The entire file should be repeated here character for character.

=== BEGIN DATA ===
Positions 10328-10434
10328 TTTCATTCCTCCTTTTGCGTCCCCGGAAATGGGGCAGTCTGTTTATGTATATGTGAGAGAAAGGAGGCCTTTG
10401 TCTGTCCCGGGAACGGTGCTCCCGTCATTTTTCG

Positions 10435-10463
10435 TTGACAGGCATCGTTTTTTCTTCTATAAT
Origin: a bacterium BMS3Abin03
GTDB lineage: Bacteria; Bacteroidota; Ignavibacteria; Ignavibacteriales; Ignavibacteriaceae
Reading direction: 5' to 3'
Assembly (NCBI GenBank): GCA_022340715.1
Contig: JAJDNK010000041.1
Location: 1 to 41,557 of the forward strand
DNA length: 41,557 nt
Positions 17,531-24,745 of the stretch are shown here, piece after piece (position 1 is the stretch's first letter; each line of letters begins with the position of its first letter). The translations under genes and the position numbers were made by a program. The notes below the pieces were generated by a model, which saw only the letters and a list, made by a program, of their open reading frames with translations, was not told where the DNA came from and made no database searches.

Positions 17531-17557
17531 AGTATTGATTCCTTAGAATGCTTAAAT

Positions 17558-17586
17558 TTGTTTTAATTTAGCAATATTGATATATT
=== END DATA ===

Positions 10328-10434
10328 TTTCATTCCTCCTTTTGCGTCCCCGGAAATGGGGCAGTCTGTTTATGTATATGTGAGAGAAAGGAGGCCTTTG
10401 TCTGTCCCGGGAACGGTGCTCCCGTCATTTTTCG

Positions 10435-10463
10435 TTGACAGGCATCGTTTTTTCTTCTATAAT
Origin: a bacterium BMS3Abin03
GTDB lineage: Bacteria; Bacteroidota; Ignavibacteria; Ignavibacteriales; Ignavibacteriaceae
Reading direction: 5' to 3'
Assembly (NCBI GenBank): GCA_022340715.1
Contig: JAJDNK010000041.1
Location: 1 to 41,557 of the forward strand
DNA length: 41,557 nt
Positions 17,531-24,745 of the stretch are shown here, piece after piece (position 1 is the stretch's first letter; each line of letters begins with the position of its first letter). The translations under genes and the position numbers were made by a program. The notes below the pieces were generated by a model, which saw only the letters and a list, made by a program, of their open reading frames with translations, was not told where the DNA came from and made no database searches.

Positions 17531-17557
17531 AGTATTGATTCCTTAGAATGCTTAAAT

Positions 17558-17586
17558 TTGTTTTAATTTAGCAATATTGATATATT